What Needs To Happen For The Stock Market To Rally?

Stocks have been stuck in a bear market for a while now. There have been several factors that have led to the dismal performance of the market, including rising interest rates. Analysts are still trying to figure out when the bear market will end, and there is plenty of speculation. However, given that they are experts with years of experience under their belt, their options hold a lot of weight.

Some of the most respected voices when it comes to financial markets are JPMorgan analysts. When they speak, everybody pays attention. On Monday, these analysts shared three factors that need to take place for the stock market to rally. They note that the stock market isn’t likely to see sustained gains unless the Fed cuts interest rates. However, they have no reason to do so unless three things happen.

It’s an interesting statement, given that interest rates and stock markets share an inverse relationship. Despite the fact that rising interest rates have been blamed for the bear markets, the effect of rising interest rates on falling stock prices is not so clear.

What Happened to Stock Market Recently?

Recently, the S&P 500 surged 14% from its mid-October low, but most seasoned investors are less enthusiastic. They see the gains as a bear market rally that will lead to a larger downside once the Fed hikes interest rates again in December.

It’s a sentiment shared by Marko Kolanovic, a JPMorgan analyst. He believes as long as central banks are raising rates or keeping them at their current level, stocks will remain rangebound “with a more pronounced downside risk.”

But this can change if the Fed decides to reduce interest rates, thus fueling a sustained rally in the stock market.

According to Kolanovic, the Fed could cut rates sometime in 2023. But, for this to happen, there are three things that need to take place; increased unemployment, declining inflation, and “something needs to break in the financial markets.”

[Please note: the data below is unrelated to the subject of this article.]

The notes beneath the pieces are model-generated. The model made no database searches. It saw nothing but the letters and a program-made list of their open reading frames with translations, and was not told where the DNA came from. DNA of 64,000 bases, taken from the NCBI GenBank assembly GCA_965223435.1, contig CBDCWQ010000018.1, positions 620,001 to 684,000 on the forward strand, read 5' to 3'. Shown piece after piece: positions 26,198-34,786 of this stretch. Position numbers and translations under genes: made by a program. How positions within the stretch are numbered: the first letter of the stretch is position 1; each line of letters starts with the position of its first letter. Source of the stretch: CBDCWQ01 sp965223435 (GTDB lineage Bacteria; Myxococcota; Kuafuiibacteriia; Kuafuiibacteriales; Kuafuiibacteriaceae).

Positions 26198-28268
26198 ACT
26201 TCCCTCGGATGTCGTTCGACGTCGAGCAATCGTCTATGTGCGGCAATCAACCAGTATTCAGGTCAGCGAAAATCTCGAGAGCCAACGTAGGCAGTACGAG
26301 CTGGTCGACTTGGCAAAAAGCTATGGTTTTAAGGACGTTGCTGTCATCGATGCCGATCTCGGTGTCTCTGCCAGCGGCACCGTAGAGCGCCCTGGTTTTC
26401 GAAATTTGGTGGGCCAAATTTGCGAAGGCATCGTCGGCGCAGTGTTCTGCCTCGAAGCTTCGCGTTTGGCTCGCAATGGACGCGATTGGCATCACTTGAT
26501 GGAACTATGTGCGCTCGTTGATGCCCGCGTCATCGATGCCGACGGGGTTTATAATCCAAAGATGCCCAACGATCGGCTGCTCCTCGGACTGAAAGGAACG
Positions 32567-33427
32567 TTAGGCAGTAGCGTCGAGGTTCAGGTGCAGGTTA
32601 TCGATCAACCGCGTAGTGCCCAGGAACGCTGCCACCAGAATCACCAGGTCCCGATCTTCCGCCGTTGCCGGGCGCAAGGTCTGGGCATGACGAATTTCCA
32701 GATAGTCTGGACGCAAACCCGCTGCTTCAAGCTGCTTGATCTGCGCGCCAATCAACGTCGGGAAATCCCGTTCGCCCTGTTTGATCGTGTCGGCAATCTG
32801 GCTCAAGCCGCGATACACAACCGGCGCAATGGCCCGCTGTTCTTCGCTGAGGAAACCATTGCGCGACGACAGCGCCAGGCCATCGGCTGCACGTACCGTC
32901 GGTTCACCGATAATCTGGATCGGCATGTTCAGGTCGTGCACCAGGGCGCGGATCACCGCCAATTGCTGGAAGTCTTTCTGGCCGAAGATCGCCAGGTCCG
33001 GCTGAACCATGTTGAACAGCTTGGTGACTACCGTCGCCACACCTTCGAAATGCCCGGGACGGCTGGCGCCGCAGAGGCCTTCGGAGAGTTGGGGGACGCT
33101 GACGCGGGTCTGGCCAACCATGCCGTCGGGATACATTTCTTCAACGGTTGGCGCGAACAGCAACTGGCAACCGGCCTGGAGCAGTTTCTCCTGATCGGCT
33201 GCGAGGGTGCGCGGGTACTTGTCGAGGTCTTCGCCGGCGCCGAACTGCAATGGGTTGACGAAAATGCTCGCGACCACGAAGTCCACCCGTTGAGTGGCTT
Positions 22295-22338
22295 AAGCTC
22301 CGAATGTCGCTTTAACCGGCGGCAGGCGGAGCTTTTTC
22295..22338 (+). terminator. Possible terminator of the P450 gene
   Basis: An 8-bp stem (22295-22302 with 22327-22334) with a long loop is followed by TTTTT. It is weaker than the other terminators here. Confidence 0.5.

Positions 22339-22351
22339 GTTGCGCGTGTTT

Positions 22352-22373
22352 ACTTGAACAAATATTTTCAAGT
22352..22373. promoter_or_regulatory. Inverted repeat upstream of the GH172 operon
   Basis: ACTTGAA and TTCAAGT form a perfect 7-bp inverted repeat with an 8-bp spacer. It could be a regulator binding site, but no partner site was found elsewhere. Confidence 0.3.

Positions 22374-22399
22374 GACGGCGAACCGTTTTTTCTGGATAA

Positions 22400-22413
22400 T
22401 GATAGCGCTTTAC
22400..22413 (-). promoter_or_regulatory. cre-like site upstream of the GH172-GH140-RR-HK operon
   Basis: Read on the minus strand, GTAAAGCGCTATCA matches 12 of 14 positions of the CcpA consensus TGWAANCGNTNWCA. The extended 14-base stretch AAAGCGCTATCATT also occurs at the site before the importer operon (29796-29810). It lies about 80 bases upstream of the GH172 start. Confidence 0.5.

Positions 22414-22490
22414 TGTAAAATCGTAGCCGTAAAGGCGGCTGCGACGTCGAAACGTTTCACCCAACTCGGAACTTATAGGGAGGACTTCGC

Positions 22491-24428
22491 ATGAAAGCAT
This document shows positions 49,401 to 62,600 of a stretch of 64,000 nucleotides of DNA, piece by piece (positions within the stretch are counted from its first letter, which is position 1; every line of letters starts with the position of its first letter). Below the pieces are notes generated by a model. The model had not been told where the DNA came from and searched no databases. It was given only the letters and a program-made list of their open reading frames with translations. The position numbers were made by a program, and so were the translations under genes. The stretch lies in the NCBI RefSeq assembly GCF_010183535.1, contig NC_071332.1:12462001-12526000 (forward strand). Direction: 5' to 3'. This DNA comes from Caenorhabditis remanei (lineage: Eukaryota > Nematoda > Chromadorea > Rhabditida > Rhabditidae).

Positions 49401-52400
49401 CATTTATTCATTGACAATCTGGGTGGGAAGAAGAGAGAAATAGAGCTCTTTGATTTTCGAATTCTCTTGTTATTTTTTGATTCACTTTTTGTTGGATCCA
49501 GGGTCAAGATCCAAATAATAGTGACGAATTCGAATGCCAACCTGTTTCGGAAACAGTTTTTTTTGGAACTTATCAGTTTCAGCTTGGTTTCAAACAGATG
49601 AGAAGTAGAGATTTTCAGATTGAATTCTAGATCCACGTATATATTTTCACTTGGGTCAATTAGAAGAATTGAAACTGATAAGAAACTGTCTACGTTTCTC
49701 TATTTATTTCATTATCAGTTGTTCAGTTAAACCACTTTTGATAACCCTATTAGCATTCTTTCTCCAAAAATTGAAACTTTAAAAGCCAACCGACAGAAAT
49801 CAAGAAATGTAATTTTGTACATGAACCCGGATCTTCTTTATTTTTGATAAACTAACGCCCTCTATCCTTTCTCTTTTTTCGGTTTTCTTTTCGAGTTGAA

Fed’s Next Move

The Fed has already raised interest rates by 375 basis points since the start of the year as it tries to tame rampant inflation. And it’s expected to raise them again by 50 basis points this December before another 25 points are added in January 2023. From there, investors believe that the institution will pause to see where the economy stands.

However, a resilient economy rules out the chance of the Fed cutting interest rates.

Kolanovic adds,

“As an increase in unemployment is not likely to happen very soon, markets will be on edge between waiting for better inflation data, a slowing economy, and earnings, and rising risks of a financial accident.”

The only chance of seeing the Fed cut interest rates is if there is an economic recession towards the end of next year. This can incentivize the institution to ease financial conditions by cutting interest rates or pausing on increases.

On this, Kolanovic believes “the drag from an anticipated 500 basis points of Fed tightening will build, and last week we incorporated a mild recession into our forecast at the end of next year. However, recessions are disruptive events that normally reflect the interaction of Fed tightening with shocks and the response of a vulnerable private sector. This recipe is not yet in place and it is unlikely that recession will take hold as we turn into the New Year.”

That said, the analyst believes investors should not put much faith in a sustained market rally unless the Fed shows signs of trying to ease financial conditions.

As mentioned earlier, interest rates play a huge role in how the stock market behaves, but the relationship isn’t that direct.

Rising interest rates lead to poor stock performance or a bear market. However, this happens in steps. Think of it as a domino effect where one factor leads to another until the market suffers.

For example, rising interest rates will increase the cost of borrowing for both individuals and businesses. This leads to four key knock-on consequences: increased operating costs for businesses, less investment in future growth, less incentive for consumers to borrow, and less discretionary for consumers.

With less money to spend, consumers are likely to sell their stocks for cash and are unlikely to put money in the market.

Jasper is a professional business and startup blogger that writes for a variety of leading sites. He loves content partnerships with advertisement agencies.